Maplin are showing a 1000 watt hour UPS on their site, as an example.
I added a picture to my last post.
Larger UPSs do not always mean a longer running time if only lightly loaded, as there are other losses which can exceed that used by the light load.
In theory, my APC one should run for a long time if it was only lightly loaded, but in fact, it makes very little difference, as according to their PowerChute software, 30 minutes is the upper limit.
As Ribblelancs has estimated yours at about 75W, then I would recommend a 150W pure sine wave invertor, or even a 300W one if you have the money, which gives you extra scope to power othe domestic gadgets, without worrying whether they present an inductive load.
Things like audio units will give a horrible buzzing noise if powered by a simulated sine wave invertor.
Then work out how big a battery you need. The invertor will consume about 8 amps at 12V, if you are loading at about 75W.
So if you wanted 4 hours usage, in theory, that would be 32Ah. But there are losses involved, so you really need a bigger battery. Mine is an 80Ah leisure battery.
To keep that topped up, and supply the load, you would need a 13.6V 10A supply.
You see its not that simple. You have to decide what really needs to be kept going, and what can be left without power.
Take a look at the ones that APC make. They have a very good reliability record.
I used to have a couple of Belkin ones, but they packed up after a very short time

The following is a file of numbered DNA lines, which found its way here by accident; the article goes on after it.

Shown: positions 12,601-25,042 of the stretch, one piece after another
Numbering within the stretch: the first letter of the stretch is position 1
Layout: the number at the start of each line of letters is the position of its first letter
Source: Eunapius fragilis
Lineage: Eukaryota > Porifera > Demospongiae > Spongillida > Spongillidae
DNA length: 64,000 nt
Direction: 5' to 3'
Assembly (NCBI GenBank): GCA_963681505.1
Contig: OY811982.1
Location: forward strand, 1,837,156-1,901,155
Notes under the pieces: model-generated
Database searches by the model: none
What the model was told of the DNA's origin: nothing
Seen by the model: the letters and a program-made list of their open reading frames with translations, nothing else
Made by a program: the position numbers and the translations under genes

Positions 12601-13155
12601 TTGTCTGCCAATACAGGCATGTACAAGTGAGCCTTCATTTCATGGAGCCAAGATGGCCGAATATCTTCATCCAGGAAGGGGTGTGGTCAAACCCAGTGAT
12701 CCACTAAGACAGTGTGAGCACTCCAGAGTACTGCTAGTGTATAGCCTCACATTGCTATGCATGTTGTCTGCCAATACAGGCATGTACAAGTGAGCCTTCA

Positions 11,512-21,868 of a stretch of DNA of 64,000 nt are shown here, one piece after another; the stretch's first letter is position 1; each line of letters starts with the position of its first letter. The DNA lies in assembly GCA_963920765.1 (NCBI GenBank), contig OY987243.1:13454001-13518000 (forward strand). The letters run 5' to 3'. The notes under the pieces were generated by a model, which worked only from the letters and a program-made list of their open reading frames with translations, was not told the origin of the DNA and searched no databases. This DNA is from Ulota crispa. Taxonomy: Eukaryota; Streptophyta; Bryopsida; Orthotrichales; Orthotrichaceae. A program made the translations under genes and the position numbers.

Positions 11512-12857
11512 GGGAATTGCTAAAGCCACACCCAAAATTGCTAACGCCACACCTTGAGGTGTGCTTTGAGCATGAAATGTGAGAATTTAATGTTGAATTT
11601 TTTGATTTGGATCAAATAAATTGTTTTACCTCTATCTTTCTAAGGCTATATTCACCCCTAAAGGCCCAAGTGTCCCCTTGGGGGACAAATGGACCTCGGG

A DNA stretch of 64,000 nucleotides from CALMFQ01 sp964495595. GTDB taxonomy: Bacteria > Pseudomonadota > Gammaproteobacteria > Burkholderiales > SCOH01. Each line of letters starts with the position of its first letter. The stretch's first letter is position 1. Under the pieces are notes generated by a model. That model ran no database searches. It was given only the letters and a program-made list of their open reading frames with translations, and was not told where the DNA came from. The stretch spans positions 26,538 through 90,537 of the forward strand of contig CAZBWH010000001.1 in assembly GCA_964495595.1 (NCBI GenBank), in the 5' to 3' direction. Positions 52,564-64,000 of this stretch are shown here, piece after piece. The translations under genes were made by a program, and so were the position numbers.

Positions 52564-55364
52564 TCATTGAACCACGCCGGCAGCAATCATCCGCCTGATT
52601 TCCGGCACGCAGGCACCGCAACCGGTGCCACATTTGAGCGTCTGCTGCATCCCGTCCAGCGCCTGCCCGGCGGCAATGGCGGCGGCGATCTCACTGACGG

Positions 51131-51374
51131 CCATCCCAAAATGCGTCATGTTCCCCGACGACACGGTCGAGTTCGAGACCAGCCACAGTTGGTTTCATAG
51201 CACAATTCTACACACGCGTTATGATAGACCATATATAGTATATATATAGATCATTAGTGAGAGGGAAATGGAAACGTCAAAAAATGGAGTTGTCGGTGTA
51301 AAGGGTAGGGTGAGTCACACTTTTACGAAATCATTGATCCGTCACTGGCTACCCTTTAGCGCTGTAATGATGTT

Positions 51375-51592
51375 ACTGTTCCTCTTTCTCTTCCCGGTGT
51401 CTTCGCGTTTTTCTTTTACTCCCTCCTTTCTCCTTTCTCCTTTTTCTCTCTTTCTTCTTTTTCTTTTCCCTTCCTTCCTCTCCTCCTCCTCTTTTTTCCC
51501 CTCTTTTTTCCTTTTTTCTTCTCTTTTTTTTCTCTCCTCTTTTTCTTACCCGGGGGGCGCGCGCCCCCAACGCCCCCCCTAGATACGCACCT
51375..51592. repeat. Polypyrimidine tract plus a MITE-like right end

The APC BackUPS range are very compact, and have mains sockets on the front, four of which are fed from the UPS, and the rest are just filtered.
They simply hang on the wall, as you can see in my picture.
Now that the electricity board have replaced most of the old aluminium distribution cables, the number of power cuts have reduced considerably over the 32 years I have lived here.
There is still a local overloaded substation which seems to blow a fuse occasionally.
Thanks for clearing up the details.
I was thinking along the lines of short term demands on the UPS system - start up loads etc.
Past experience has shown that you go for a large capacity supply, but, as you have said there are system losses in the inverter itself.
It was different in industry where there was a massive 110 V alkaline battery to be drawn upon - sufficient to keep ventilation and lighting going for some time, in the event of a supply failure.
If space is a problem then, perhaps a 10 minute rating should be considered, if 4 hour power cuts are infrequent. They are here - about once every 2 years.
That is slightly less capacity than the one I have.
I believe that you can download the user manual from the APC website, and there is a chart giving the typical running time at different loads.
APC give you a free software program called PowerChute, which monitors the state of the UPS, and gives the approximate run time with the current load.
A quarter of the loading does not actually equate to four times the run time, because of inverter losses.